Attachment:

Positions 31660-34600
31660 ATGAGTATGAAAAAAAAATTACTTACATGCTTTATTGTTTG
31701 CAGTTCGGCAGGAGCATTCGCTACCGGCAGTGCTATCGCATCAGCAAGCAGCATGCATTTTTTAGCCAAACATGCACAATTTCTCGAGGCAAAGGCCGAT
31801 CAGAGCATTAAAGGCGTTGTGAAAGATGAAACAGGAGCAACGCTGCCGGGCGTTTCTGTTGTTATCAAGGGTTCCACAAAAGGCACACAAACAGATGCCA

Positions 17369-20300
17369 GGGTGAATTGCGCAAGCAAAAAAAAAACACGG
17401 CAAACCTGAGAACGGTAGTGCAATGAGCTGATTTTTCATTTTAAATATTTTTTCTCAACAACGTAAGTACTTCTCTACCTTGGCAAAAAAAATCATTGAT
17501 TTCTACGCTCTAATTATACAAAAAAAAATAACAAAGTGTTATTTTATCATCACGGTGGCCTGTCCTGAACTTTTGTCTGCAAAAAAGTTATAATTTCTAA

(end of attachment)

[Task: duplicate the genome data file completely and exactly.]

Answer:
Positions 31660-34600
31660 ATGAGTATGAAAAAAAAATTACTTACATGCTTTATTGTTTG
31701 CAGTTCGGCAGGAGCATTCGCTACCGGCAGTGCTATCGCATCAGCAAGCAGCATGCATTTTTTAGCCAAACATGCACAATTTCTCGAGGCAAAGGCCGAT
31801 CAGAGCATTAAAGGCGTTGTGAAAGATGAAACAGGAGCAACGCTGCCGGGCGTTTCTGTTGTTATCAAGGGTTCCACAAAAGGCACACAAACAGATGCCA

Positions 17369-20300
17369 GGGTGAATTGCGCAAGCAAAAAAAAAACACGG
17401 CAAACCTGAGAACGGTAGTGCAATGAGCTGATTTTTCATTTTAAATATTTTTTCTCAACAACGTAAGTACTTCTCTACCTTGGCAAAAAAAATCATTGAT
17501 TTCTACGCTCTAATTATACAAAAAAAAATAACAAAGTGTTATTTTATCATCACGGTGGCCTGTCCTGAACTTTTGTCTGCAAAAAAGTTATAATTTCTAA